Silver w/Red interior, 327/300hp, 4-spd. manual transmission.
The Split Window Coupe was a homerun for Chevrolet when it was first introduced back in ’63. The styling was and is timeless and it’s still considered a work of art. So much so, that examples have been featured in exhibits in non-car museums around the world! And as the amount of these pieces of “rolling sculpture” has decreased over the decades, their values and desirability have appropriately increased. Many owners have chosen to go the frame-off restoration route. Spending tens and sometimes even hundreds of thousands of dollars in the process of making their cars perfect! As a result, there aren’t a whole lot of original, unrestored ’63 S.W.C.’s available anymore. However, every once in a while we come across one that has managed to avoid the resto shop. And the example presented here pretty much qualifies, although with a caveat . . .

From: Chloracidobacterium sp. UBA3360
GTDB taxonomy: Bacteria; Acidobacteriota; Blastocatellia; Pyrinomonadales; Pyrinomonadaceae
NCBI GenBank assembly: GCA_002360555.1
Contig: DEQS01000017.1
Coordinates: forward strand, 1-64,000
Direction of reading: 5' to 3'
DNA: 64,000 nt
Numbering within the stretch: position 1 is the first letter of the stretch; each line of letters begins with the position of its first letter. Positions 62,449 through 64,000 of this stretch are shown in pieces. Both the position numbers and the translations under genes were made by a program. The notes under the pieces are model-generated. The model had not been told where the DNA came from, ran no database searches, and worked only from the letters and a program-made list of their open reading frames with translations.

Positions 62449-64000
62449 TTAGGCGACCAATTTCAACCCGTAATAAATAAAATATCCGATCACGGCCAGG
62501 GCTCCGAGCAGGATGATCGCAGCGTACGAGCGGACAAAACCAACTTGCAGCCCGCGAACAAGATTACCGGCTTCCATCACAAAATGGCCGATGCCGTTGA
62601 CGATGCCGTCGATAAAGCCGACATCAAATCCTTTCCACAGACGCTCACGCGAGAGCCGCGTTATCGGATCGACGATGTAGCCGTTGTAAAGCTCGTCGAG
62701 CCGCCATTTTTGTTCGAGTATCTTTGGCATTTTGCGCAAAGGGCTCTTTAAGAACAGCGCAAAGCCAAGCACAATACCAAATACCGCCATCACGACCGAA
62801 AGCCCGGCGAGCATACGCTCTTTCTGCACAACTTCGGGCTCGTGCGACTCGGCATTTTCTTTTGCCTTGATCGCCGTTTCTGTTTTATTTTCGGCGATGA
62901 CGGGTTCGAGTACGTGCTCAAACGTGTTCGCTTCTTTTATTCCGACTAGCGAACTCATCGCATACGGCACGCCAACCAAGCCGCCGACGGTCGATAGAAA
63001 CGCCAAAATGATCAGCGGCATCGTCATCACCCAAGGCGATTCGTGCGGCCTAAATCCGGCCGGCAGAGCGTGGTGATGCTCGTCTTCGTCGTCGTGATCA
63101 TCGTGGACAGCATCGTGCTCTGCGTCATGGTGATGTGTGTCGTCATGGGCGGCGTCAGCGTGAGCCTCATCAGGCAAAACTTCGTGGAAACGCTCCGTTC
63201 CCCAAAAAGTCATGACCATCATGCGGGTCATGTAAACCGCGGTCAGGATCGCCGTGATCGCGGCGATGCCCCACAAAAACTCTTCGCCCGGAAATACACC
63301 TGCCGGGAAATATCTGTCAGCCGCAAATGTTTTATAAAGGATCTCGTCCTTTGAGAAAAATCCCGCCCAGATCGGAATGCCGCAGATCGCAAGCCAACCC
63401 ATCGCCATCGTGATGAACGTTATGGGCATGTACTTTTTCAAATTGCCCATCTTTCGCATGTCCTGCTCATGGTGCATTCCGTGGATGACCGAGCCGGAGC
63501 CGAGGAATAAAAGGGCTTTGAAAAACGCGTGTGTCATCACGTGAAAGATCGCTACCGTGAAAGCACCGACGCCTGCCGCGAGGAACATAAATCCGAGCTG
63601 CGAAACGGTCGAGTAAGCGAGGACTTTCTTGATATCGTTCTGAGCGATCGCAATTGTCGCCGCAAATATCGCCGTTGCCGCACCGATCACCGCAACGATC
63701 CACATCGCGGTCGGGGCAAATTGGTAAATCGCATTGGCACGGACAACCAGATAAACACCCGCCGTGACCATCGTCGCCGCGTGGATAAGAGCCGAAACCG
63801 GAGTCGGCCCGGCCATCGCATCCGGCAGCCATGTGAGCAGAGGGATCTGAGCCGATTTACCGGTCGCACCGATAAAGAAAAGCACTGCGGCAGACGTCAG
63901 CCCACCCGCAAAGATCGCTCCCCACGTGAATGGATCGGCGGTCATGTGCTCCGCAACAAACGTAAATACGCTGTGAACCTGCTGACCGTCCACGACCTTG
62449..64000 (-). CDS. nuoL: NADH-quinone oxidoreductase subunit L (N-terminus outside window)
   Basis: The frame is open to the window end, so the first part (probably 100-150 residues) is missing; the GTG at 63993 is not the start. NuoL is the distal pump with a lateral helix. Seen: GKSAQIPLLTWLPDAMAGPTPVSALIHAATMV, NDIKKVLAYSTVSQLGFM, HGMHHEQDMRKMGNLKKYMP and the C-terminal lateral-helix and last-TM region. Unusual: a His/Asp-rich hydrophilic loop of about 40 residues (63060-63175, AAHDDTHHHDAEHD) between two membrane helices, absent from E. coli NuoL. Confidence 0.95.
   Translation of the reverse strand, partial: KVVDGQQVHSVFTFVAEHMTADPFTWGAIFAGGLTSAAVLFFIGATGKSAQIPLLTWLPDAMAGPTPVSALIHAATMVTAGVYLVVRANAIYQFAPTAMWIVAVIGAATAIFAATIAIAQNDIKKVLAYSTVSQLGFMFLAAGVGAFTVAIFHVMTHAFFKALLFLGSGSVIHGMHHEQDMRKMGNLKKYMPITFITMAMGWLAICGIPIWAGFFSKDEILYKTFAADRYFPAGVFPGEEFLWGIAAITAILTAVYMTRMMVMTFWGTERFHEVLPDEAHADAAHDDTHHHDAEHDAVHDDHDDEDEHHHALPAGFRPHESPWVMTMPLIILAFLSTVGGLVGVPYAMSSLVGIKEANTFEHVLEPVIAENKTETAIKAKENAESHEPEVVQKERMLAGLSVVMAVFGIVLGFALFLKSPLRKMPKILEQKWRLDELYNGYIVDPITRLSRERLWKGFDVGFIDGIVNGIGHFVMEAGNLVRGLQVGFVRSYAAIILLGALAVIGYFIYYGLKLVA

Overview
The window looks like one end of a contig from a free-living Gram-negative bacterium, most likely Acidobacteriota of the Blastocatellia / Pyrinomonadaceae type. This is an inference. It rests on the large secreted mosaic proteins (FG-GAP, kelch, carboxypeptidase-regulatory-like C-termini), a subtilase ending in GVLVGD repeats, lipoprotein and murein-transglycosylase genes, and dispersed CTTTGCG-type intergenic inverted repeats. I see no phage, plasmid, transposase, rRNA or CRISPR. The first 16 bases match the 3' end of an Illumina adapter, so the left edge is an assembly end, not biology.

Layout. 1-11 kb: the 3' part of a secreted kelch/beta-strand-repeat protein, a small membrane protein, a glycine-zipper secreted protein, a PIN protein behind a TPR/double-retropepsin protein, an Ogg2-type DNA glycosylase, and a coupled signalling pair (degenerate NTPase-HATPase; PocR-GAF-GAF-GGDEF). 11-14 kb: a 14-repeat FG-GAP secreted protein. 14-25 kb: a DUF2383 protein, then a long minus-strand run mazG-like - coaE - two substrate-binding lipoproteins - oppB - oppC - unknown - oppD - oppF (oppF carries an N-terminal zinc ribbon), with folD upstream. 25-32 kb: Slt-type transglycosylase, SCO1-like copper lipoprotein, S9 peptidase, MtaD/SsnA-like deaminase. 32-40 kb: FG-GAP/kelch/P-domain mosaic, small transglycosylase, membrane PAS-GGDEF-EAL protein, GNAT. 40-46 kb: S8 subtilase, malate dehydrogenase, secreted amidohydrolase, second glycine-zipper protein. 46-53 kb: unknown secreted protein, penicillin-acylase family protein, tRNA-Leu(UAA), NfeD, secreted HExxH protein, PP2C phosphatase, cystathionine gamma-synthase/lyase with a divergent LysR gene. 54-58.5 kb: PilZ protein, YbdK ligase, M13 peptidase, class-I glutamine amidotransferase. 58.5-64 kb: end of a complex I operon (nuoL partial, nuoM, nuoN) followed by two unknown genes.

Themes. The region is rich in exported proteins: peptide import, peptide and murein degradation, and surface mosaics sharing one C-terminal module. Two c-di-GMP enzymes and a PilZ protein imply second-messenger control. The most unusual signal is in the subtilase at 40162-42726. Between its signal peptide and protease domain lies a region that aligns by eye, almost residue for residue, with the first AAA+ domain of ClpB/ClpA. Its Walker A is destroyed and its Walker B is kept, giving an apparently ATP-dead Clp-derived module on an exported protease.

Every vintage car has its own story. Some more interesting than others. But, that’s all part of what makes owning one, or should we say, being it’s caretaker part of the overall fun experience! Take for example, this beautiful and very original 3 owner Split Window Coupe. Purchased new at Capital Chevrolet in Sacramento, CA. (see N.C.R.S. Shipping Data Report) by a farmer in California’s Central Valley, he drove the car regularly, but after a while realized that choosing Black as an exterior color wasn’t the wisest decision to deal with the blazing hot Valley summers! So, it was decided that a color change to Sebring Silver was in order. So, that’s what he did. And, it’s remained that way in the decades since. However, other than the paint and new seat covers (the originals come with), the car has remained remarkably untouched, but well maintained over the years. It runs and drives just as you would expect a well-cared for, unrestored ’63 to. Namely, excellent! As we’ve often said in past, there’s something about an untouched vintage Corvette that’s very special. Not to knock a correctly restored equivalent, but an original car just feels different. Like a well broken-in shoe . . .
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